As amended/In der Fassung von

Sind die Wörter “in der jeweiligen Fassung” bei einem Gesetz notwendig (auf Englisch)?

Corp Law Blog
has another interesting entry on language. The question is: If you quote a statute ‘as amended’, what do the words ‘as amended’ add?

And how do you interpret Section 1 of the Securities Act of 1933, which tells us that the short title of the Securities Act of 1933 is the “Securities Act of 1933” (no reference to “as amended”)?

The comments are interesting too – and even Sydney Carton contributed.

The question is whether a short title means the statute at the date of a contract, for example, or the statute in all its subsequent amendments.

Robert Schwartz’s comment ends:

Clients just hate hearing lawyers argue about shit like that at $500 @ hr. Another reason I have forbiden my children from going to law school.
Have you noticed that secretaries often corect the title of the Act to The Securities Act of 1993?

And Gary comments, inter alia:

It is interesting to note that most “sophisticated” transaction documents have a lengthy section of defined terms but they often give short shrift to rules of construction. In particularly complex transactions, I include the following within a section containing rules of construction:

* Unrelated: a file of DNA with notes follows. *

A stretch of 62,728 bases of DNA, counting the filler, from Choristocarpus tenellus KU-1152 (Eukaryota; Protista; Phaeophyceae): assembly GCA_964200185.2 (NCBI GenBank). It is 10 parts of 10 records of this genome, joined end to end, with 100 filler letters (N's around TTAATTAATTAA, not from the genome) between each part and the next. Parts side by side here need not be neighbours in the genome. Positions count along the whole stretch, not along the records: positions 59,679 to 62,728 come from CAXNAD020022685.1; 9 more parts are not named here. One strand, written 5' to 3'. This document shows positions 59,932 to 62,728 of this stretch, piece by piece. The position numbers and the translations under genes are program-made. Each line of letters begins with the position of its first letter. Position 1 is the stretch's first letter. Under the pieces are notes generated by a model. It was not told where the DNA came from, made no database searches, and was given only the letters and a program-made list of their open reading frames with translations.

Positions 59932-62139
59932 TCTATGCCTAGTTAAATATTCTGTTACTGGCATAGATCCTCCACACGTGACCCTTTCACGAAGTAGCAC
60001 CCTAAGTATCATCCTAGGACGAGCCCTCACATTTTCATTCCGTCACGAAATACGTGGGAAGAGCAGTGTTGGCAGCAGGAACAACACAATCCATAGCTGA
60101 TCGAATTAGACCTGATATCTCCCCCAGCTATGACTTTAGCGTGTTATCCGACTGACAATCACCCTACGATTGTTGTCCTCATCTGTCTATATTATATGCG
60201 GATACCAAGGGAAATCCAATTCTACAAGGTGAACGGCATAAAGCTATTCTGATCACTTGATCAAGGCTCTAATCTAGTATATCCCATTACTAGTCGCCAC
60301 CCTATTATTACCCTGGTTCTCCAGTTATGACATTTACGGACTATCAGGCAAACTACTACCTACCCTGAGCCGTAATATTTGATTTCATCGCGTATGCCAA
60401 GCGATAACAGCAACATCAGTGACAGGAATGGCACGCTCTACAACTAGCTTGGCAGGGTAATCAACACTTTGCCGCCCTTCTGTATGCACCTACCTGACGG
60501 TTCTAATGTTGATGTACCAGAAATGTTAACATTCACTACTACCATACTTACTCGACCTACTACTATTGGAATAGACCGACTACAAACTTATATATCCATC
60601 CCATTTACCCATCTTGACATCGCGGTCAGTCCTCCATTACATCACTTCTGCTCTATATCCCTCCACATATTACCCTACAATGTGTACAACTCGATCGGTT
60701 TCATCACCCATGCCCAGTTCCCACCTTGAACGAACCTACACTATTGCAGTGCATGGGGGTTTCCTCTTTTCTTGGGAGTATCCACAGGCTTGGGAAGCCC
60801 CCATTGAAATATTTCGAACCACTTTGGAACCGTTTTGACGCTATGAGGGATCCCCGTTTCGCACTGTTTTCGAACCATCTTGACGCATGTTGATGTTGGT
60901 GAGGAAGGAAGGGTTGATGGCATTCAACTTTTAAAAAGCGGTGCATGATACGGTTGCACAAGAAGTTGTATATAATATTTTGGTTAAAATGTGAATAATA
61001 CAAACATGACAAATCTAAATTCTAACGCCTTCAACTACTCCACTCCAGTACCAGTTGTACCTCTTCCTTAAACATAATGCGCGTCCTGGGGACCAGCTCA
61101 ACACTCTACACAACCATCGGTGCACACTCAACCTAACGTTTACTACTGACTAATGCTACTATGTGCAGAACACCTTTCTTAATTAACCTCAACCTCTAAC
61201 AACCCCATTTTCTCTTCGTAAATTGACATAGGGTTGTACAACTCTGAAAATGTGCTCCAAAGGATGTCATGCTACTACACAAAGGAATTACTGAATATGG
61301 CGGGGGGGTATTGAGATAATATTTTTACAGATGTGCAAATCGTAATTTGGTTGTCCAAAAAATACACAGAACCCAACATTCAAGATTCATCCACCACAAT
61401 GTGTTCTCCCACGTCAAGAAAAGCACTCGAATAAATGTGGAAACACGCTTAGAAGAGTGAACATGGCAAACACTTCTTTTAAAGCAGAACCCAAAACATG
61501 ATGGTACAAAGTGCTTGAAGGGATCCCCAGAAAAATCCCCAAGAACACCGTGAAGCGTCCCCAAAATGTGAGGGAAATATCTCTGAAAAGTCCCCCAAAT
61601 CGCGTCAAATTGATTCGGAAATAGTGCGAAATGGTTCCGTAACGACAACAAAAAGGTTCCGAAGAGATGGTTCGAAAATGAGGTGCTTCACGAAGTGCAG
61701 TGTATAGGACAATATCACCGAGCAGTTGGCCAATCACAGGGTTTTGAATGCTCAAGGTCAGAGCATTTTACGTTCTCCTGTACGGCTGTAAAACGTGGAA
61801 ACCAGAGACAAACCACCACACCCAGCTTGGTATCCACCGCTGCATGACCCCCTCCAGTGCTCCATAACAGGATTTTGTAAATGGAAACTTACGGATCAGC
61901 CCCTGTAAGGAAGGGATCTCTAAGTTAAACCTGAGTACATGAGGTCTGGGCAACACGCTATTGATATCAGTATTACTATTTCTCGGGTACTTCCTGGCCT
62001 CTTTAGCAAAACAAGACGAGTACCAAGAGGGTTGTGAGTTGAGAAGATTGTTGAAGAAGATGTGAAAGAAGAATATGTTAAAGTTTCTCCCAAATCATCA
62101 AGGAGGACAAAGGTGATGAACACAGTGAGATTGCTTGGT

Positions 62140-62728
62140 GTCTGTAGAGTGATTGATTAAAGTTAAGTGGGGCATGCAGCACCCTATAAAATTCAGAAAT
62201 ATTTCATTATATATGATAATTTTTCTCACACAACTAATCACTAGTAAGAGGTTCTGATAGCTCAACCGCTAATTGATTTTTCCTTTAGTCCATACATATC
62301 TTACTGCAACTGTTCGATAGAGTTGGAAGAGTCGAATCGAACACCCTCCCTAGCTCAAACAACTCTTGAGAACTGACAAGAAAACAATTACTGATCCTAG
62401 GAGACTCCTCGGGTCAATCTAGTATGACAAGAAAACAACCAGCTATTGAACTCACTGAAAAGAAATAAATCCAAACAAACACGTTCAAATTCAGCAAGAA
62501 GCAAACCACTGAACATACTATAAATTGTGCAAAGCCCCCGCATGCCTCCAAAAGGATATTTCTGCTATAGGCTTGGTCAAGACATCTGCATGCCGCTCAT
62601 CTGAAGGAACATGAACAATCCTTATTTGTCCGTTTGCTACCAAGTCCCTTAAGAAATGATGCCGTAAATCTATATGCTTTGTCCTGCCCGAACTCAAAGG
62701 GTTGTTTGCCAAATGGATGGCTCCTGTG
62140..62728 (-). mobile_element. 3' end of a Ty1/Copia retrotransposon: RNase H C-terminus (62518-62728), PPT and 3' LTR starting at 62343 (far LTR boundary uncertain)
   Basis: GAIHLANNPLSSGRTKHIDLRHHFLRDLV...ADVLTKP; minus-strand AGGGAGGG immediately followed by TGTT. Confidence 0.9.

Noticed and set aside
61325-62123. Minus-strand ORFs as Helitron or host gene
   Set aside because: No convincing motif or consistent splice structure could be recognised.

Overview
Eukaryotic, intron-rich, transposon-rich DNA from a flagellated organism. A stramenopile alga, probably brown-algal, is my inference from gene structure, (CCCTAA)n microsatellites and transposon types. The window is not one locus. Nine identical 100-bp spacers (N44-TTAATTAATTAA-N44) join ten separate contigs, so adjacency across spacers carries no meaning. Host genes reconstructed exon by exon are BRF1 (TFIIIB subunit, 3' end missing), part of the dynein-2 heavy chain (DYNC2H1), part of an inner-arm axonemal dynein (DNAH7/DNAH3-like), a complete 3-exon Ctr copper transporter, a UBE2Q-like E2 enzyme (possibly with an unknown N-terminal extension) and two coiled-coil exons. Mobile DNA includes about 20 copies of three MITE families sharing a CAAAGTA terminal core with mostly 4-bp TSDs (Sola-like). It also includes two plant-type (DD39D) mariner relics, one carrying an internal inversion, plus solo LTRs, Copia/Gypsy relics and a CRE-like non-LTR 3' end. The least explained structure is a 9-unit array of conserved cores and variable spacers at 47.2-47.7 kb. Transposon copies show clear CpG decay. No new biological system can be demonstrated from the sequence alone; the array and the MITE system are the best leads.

“Any reference to any federal, state, local, or foreign statute or law includes (1) all rules and regulations promulgated thereunder and (2) such statute or law as amended, modified or supplemented from time to time (including any successor statute or law).”

2 thoughts on “As amended/In der Fassung von

  1. The problem for translators, though, is surely how we handle “in der neuesten Fassung/i.d.n.F.” and equivalent formulations, isn’t it? I’m not sure we can omit “as amended” in our translation, as this could be interpreting the original too much.

    Margaret: what does the legal guru suggest here?
    Robin

  2. Well, the legalese I know is ‘as amended from time to time’, meaning the current ones at any given time. I’m not sure whether you would like that, but it’s what I use.

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